Before this project kicked off, the app builder had just one step that allowed clients to customize a few aspects of their app’s interface and then download the code from the platform. Hopefully they had a developer on staff because from there they had to build their subscription service and whatever other features they may want into the code themselves. It’s not over… clients then had to go through an intensive, and often times confusing, marketplace submission process to see their app in the wild.
We found our clients were getting frustrated with the lack of customization and all the manual, developer-heavy tasks to complete before they could submit their app.
With these insights, we decided to not only automate this entire workflow but also add the most requested features to this flow. Through a little card sorting and whiteboarding, we logically grouped types of features into digestible steps.
With the prototype I designed, we were looking to test how easy (or how hard) it was for our clients to get through this flow and stay motivated to continue to the end. We assumed answering app questions in broken down steps while giving the user positive reinforcement by showing his/her progress would suffice, but we had to be sure with a little testing…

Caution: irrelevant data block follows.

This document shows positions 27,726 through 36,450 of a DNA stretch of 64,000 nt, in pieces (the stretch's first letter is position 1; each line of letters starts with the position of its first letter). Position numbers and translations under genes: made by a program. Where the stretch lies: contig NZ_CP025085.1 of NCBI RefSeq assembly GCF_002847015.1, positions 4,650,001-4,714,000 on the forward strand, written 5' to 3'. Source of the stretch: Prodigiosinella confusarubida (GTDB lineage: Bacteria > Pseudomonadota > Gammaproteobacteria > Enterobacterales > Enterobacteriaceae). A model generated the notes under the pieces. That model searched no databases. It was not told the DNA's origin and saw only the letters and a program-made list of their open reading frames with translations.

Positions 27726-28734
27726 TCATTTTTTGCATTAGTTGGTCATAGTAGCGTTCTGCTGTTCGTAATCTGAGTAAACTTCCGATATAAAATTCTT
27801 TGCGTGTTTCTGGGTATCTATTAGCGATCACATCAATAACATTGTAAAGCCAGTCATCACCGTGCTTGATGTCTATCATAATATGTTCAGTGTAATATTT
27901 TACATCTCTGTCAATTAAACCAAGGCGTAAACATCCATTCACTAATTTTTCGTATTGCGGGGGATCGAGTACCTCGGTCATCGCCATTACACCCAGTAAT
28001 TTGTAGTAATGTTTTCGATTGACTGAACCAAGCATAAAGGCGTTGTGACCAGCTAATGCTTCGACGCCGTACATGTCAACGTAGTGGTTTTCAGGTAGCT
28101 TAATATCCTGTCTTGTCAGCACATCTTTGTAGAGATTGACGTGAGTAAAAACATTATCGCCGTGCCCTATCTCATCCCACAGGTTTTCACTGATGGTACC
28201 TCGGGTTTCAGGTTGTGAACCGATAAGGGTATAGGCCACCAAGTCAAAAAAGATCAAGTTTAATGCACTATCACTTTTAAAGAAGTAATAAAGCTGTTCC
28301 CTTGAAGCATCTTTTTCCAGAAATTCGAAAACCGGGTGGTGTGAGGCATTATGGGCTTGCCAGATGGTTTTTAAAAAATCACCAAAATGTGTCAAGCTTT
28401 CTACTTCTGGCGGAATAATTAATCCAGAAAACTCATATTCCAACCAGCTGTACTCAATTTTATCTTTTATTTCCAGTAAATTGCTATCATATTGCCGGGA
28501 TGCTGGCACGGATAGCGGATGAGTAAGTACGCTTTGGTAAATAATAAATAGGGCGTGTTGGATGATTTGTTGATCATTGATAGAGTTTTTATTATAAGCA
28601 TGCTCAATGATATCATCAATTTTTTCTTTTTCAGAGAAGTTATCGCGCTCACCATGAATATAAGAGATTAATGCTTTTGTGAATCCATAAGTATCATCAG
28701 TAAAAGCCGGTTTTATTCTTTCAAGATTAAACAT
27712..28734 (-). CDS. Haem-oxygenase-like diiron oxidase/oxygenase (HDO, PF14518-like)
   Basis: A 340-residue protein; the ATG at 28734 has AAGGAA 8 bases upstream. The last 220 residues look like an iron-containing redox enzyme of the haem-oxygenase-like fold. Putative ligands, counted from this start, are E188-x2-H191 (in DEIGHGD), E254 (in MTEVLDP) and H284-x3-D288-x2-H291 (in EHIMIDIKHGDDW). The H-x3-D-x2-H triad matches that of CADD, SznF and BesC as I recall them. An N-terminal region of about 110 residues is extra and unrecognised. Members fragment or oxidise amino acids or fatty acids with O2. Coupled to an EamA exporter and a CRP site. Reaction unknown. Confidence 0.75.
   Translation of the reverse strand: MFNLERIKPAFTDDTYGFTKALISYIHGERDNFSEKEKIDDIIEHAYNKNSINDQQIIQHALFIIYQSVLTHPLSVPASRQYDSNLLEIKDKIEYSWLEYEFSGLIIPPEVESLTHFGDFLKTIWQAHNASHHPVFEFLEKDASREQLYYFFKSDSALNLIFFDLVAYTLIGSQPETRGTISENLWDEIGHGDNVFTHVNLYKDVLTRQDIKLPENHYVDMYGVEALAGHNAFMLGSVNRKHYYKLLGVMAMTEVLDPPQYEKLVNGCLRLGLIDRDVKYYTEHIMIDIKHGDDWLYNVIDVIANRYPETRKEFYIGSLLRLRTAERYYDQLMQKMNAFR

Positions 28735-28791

Unfortunately in a start-up, user testing doesn't take quite as big of a priority over other tangible materials (although, arguably is more important). However, we decided it was worth the time for such a large launch, so I performed 3 user tests with coworkers and 3 with our clients.
For one, we found users weren’t confident their work was being saved. To help reassure our clients, we implemented a checkmark not only at every step, but next to every input field if he/she successfully answered the question. In addition, if the platform was experiencing a lag, we added subtle but noticeable spinner with a "Saving settings" message.
We also noticed that users were having a difficult time choosing between the publish options at the end of the flow. Should they publish the app themselves or have Zype publish for them? To make the decision easier, we broke up a few key considerations users care most about (difficulty, time to completion and cost) in an easy-to-compare visual.
The finishing touches
Once we felt we had a good MVP to go to market with, I added minimal but purposeful design elements including subtle colors to separate groups of content and greens to indicate progress. I also snuck in some moments of delight with fun animations once a client successfully finishes the flow.
Despite some development limitations we had to overcome (no fun without them, am I right?), we managed to create a simple, easy-to-navigate flow for the most non-technical users to successfully, and enjoyably, create custom apps.